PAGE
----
The bill covers cyber infrastructure that could cause "catastrophic interruption of life-sustaining services", "catastrophic economic damage" or "severe degradation of national security capabilities" if disrupted. The actual designation will be left to the DHS Secretary, first by determining what sectors these might apply to and then determining what would qualify as critical systems within that sector. At this point actual systems could be designated as such. The owners may then sue in federal court to have such a designation removed. This may be over their qualification as critical infrastructure or to determine their status as a "commercial IT product" due to an exception for such in the bill. That exception seems strange to me and I'm not 100% sure I understand it.
In addition any infrastructure already regulated under another federal agency won't be covered by this bill. An additional exemption is made for an organisation that has already taken the necessary voluntary steps to protect it's infrastructure. This latter one basically means that if you meet the new standards they don't apply, which is odd.
Any remaining covered infrastructure will be required to meet new federal standards, again to be determined by the DHS Secretary through consultation with the private sector.
This is all incredibly vague, which is probably a good thing. If congress were writing these rules they would likely be out of date before they could be passed. The DHS might not be the most nimble organisation on the planet, but at least there there can be an appropriate ongoing process of review and refinement with feedback from private and public bodies.
Actual enforcement of these standards looks reasonable if on the weak side. Annual self-certification is likely to be the standard, although third party certification is an option (not that third party review bodies exist). Penalties and enforcement process are to be determined by the DHS.
One massive problem with all this is that it's slow. Arguably companies could delay any such regulations for up to a decade. Even if the DHS could keep relatively up-to-date standards and have realistic provisions to improve infrastructure security it seems likely that legal and judicial review, combined with other limiting factors, will greatly reduce the efficiency of any such regulations. It's entirely possible that this is simply an area that can't be made more secure by any level of government regulation.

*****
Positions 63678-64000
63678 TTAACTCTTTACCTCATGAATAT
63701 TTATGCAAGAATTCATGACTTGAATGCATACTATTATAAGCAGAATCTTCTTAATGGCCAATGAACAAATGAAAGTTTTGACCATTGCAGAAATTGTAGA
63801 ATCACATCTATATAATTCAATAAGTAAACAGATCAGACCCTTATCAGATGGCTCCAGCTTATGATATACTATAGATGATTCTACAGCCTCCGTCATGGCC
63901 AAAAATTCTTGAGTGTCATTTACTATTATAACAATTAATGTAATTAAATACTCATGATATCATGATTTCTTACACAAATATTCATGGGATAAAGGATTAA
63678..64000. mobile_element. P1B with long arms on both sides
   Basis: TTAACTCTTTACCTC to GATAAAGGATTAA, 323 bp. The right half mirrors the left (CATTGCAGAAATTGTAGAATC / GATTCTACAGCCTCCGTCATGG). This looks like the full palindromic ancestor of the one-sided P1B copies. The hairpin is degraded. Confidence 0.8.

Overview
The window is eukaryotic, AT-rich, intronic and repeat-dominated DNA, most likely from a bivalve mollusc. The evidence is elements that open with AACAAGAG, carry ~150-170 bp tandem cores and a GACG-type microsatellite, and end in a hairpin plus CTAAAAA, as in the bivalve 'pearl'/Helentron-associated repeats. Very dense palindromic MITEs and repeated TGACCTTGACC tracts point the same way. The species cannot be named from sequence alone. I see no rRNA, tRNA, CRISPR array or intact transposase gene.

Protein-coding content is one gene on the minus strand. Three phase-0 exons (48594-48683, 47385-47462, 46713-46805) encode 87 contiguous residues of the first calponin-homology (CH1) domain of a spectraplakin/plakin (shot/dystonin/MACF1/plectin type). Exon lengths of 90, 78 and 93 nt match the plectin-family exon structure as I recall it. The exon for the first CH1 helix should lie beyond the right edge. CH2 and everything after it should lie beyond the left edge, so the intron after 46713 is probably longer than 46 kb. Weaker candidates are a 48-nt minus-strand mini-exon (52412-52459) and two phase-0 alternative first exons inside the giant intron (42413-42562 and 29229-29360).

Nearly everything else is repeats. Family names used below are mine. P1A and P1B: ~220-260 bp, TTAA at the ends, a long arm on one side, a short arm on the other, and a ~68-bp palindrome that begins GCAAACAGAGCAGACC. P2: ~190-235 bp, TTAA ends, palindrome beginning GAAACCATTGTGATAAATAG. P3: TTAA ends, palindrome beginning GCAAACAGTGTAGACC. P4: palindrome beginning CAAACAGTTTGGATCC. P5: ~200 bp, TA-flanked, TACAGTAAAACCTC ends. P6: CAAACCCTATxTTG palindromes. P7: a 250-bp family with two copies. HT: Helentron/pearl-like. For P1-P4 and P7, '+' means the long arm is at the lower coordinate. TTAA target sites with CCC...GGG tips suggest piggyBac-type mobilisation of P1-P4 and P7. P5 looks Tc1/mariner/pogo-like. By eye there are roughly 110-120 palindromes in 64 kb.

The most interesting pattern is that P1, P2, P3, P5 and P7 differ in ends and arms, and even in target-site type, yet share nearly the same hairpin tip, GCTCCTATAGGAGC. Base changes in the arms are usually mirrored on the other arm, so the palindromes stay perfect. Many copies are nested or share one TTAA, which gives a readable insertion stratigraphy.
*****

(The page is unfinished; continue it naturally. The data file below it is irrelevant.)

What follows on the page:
In short, cybersecurity might be simply impossible, and any attempts to improve it through regulation are doomed to failure before they start.
I'm kinda attracted to the idea of minimum standards for important IT infrastructure, even if I'm not entirely sold on the security need side of things or the likelihood of real strides in improved security being made. Unless they are willing to scrap all current Windows systems running critical infrastructure that is...
So I'm almost entirely agnostic on this side of the bill. There isn't anything I think is bad, I'm just not convinced there is a strong enough indication it's either needed or likely enough to work to justify the fight that Republicans will undoubtedly put up.
My summary; The information sharing provisions are worrying even in their best form (Lieberman's Senate Democrat bill), primarily by creating effective warrantless wiretapping by sharing information with law enforcement agencies but with lesser problems in other areas. Most of this could be fixed with further input from civil liberties groups to pose a minimal risk to privacy, potentially, but I'm doubtful it will go as far as I'd like to see. The need for them is (IMO) fairly low, but they are the most likely way that congress will try to address cybersecurity and so I'd be willing to buy into them with strident protections. I'd also argue that certain areas (again, the law enforcement sharing) would be fourth amendment violations and actionable in federal court, so might not last that long if actually passed and used.
The regulatory provisions are an interesting and attractive idea to me, but unlikely to do all that much and of debatable value. The Republicans aren't going to allow this anyway, either in the Senate or House.
Looking at the politics of this, Obama seems to want the regulations badly enough to play chicken with the whole bill. This could potentially be a negotiating tool to get a minimally damaging (from a civil liberties point of view) version of the information sharing provisions passed. I don't doubt that the administration wants some form of cybersecurity power. Arguably they have some form already, but all previous references I'm aware of are in military authorisation legislation, and Obama wants this to be civilian (as do I).